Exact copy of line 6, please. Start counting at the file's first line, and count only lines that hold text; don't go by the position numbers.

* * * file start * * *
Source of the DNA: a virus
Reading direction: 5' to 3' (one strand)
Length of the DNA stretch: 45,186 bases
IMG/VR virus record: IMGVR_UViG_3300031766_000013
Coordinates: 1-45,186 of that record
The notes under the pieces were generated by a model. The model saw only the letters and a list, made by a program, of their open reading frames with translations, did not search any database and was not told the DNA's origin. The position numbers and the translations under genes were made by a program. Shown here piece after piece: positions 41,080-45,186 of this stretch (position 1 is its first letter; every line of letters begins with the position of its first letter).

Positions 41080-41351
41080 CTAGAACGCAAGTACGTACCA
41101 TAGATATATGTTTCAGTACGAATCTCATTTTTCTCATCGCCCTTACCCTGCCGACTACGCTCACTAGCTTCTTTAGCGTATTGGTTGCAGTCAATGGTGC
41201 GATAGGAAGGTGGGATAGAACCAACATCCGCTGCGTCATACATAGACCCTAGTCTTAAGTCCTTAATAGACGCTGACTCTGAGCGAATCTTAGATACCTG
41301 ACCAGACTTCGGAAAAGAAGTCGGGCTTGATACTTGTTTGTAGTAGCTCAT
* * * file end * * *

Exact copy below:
The notes under the pieces were generated by a model. The model saw only the letters and a list, made by a program, of their open reading frames with translations, did not search any database and was not told the DNA's origin. The position numbers and the translations under genes were made by a program. Shown here piece after piece: positions 41,080-45,186 of this stretch (position 1 is its first letter; every line of letters begins with the position of its first letter).